Desmond Tutu, the South African Nobel laureate, called for an end to the "abominable" Israeli blockade of Gaza yesterday and condemned a "culture of impunity" on both sides of the conflict.
Tutu was in Gaza on a three-day mission, sent by the UN Human Rights Council to investigate the deaths of 18 Palestinians from a single family, who were killed by a wave of Israeli artillery shells in Beit Hanoun in November 2006. Tutu said he was in a "state of shock" after seeing Gaza and taking detailed witness testimony from survivors of the incident.
"We saw a forlorn, deserted, desolate and eerie place," he said. "The entire situation is abominable. We believe that ordinary Israeli citizens would not support this blockade, this siege, if they knew what it really meant to ordinary people like themselves." The international community was also at fault, he said, for its "silence and complicity".
-This story from The Guardian. The NY Times, of course, is part of of the silence and complicity. It didn't carry this story at all, although other statements by Desmond Tutu about violence in South Africa were covered.
FORMER US president Jimmy Carter today claimed Europe should be "embarrassed" by the way it had allowed Israel to treat Palestine. Mr Carter used a visit to Wales to spell out how he thinks Britain can help bring peace to the Middle East.
Speaking on a visit to the Hay Festival, the Democrat, who led Americans from 1977 to 1981, said: “They should be encouraging the formation of a unity government that includes (Palestinian political parties) Hamas and Fatah.
“They should be encouraging Hamas to have a ceasefire in Gaza alone as a first step, with Israel as it has announced in the past it wanted to.”
He added: "It's a horrible punishment of them and to see Europe go along with this, I think is embarrassing. It should be embarrassing. There's no reason to treat people this way."
-This story is from IC Wales in the UK. Carter's statements about Gaza are completely ignored by the NY Times. Two references to Carter were made recently in the NY Times, but both refer to the history of Camp David. The Israeli lobby works hand in hand with America's premier newspaper, making sure you don't hear about Israel's mistreatment of Palestinians.
GENEVA - As the 61st annual World Health Assembly gathers in Geneva this week, a major issue that the world’s governments are struggling with is patents on medicines, and whether the option to digress from a strict patent system should be endorsed by the United Nations World Health Organisation (WHO).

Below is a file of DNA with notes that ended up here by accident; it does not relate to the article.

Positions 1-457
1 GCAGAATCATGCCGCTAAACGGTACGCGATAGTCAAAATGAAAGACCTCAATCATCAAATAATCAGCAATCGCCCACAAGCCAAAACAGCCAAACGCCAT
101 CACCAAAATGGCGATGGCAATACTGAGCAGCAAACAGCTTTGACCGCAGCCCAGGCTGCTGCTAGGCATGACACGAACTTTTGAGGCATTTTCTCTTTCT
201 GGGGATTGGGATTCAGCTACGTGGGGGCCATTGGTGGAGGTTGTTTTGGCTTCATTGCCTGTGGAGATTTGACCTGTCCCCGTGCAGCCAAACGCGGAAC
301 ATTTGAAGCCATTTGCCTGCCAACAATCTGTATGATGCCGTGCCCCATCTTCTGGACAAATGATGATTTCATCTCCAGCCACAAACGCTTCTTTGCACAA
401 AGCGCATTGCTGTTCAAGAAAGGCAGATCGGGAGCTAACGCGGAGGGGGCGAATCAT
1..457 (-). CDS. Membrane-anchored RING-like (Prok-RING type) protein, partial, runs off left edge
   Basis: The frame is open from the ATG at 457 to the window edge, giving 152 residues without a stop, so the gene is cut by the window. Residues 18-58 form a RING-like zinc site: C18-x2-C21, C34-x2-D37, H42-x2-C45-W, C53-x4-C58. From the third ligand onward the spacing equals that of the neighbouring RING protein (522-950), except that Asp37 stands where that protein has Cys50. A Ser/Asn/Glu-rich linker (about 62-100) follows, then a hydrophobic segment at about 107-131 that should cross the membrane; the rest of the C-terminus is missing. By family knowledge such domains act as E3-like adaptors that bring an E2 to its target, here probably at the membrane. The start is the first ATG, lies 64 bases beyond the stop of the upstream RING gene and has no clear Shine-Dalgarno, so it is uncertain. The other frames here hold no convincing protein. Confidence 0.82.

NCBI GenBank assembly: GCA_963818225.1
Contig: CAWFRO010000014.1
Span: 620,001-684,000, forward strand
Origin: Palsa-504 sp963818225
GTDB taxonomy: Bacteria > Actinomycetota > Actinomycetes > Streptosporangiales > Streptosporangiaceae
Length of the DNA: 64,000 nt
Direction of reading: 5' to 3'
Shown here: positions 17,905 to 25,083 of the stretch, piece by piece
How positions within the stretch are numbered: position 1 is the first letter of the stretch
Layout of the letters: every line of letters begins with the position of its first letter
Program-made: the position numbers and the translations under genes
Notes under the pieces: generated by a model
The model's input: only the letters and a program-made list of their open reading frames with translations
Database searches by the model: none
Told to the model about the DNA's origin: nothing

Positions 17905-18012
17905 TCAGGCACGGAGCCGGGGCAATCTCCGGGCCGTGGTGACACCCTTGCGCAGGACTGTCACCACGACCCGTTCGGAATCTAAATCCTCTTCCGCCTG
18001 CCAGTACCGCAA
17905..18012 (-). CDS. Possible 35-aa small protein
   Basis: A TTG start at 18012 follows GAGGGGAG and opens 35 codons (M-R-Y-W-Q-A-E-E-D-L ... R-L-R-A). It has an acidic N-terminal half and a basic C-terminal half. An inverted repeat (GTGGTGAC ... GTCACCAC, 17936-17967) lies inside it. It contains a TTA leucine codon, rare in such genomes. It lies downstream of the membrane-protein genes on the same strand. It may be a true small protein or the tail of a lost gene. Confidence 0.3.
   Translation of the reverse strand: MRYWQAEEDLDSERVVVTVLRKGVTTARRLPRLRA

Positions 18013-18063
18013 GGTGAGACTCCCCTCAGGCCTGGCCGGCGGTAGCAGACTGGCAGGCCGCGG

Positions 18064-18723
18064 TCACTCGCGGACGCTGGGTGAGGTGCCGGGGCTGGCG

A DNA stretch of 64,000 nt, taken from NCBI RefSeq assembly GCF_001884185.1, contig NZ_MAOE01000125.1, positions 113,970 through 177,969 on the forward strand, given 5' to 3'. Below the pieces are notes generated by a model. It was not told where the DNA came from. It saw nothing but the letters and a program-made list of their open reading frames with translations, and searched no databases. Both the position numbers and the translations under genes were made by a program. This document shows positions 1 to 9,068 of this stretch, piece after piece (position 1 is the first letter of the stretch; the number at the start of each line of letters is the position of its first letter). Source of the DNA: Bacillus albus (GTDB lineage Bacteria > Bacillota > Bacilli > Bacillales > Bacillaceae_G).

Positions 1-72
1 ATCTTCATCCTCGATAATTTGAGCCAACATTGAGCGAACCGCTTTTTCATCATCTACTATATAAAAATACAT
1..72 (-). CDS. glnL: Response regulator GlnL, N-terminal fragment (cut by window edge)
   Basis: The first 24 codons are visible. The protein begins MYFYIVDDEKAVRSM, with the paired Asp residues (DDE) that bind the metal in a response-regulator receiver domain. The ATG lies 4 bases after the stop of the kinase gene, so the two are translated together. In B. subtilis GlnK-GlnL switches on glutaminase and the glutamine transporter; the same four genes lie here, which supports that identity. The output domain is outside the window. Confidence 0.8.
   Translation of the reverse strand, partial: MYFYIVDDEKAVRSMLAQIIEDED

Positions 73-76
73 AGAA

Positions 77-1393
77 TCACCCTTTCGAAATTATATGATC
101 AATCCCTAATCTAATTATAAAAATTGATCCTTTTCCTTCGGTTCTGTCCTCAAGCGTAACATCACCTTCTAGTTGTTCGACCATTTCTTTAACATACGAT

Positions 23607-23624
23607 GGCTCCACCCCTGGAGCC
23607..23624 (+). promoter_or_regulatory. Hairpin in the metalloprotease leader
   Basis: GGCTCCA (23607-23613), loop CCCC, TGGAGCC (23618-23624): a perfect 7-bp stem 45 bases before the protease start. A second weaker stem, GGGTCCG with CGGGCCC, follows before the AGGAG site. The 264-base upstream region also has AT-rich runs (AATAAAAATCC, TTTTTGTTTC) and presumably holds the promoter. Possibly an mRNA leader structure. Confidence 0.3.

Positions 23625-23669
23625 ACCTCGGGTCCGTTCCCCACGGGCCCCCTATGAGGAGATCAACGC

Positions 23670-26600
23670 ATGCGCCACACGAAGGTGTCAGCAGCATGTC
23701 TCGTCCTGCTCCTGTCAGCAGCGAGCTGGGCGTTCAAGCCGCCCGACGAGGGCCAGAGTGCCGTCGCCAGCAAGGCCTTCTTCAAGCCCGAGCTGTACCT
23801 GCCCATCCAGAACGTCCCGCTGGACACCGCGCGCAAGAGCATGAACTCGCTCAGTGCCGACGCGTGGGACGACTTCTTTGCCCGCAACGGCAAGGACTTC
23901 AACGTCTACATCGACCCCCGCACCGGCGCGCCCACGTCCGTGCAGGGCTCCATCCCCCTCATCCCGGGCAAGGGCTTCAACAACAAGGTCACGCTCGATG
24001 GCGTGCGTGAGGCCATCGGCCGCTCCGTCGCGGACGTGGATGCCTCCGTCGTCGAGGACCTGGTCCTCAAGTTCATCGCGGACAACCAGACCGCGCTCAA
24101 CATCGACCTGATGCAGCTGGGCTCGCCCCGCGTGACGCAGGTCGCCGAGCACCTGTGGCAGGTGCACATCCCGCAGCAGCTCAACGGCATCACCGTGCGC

The United States is the sole country obstructing the ability of the WHO to push for a more flexible intellectual property system, according to several sources. This issue is being negotiated at the WHO’s Intergovernmental Working Group on Public Health, Innovation and Intellectual Property (IGWG).
According to the WHO’s website, “developing countries remain largely excluded from the benefits of modern science.” IGWG’s mandate is “to prepare a global strategy and plan of action on essential health research to address conditions affecting developing countries disproportionately.”
-The NY Times, a staunch defender of US pharmaceutical companies, didn't carry this story.
This week the Guardian broke the news that an upcoming report from Reprieve (human rights organization) documents the use of as many as 17 American warships as floating prisons to hold detainees in the “war on terror”. The report apparently documents not only descriptions of detentions at sea from released Guantánamo detainees, most of whom presumably were held in the early days of the “war on terror”, but also more recent detentions on US warships, particularly in the Horn of Africa, a current hot spot for disappearances carried out by the US military and intelligence agencies.
The report also claims that in the last two years there have been several hundred renditions — another practice thought to have ceased after President Bush declared an end to it in 2006.
-When this story finally breaks in the US, it will not be because of the NY Times, which has refused to run this story.